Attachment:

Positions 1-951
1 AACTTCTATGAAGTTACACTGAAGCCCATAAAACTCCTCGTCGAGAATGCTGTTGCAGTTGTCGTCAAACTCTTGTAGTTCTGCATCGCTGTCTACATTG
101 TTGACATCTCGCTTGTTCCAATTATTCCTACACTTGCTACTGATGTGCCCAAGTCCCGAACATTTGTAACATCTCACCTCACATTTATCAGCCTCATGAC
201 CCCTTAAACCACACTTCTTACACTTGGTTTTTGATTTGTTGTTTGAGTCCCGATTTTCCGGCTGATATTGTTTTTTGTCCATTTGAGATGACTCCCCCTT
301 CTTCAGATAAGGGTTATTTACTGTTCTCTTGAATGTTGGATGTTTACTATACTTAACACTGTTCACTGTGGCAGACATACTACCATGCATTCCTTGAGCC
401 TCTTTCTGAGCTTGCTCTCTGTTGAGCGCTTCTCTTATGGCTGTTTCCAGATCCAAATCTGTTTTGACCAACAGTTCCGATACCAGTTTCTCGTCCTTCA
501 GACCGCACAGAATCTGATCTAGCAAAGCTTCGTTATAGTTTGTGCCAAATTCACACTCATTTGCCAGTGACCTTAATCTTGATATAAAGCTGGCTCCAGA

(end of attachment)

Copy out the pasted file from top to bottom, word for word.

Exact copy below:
Positions 1-951
1 AACTTCTATGAAGTTACACTGAAGCCCATAAAACTCCTCGTCGAGAATGCTGTTGCAGTTGTCGTCAAACTCTTGTAGTTCTGCATCGCTGTCTACATTG
101 TTGACATCTCGCTTGTTCCAATTATTCCTACACTTGCTACTGATGTGCCCAAGTCCCGAACATTTGTAACATCTCACCTCACATTTATCAGCCTCATGAC
201 CCCTTAAACCACACTTCTTACACTTGGTTTTTGATTTGTTGTTTGAGTCCCGATTTTCCGGCTGATATTGTTTTTTGTCCATTTGAGATGACTCCCCCTT
301 CTTCAGATAAGGGTTATTTACTGTTCTCTTGAATGTTGGATGTTTACTATACTTAACACTGTTCACTGTGGCAGACATACTACCATGCATTCCTTGAGCC
401 TCTTTCTGAGCTTGCTCTCTGTTGAGCGCTTCTCTTATGGCTGTTTCCAGATCCAAATCTGTTTTGACCAACAGTTCCGATACCAGTTTCTCGTCCTTCA
501 GACCGCACAGAATCTGATCTAGCAAAGCTTCGTTATAGTTTGTGCCAAATTCACACTCATTTGCCAGTGACCTTAATCTTGATATAAAGCTGGCTCCAGA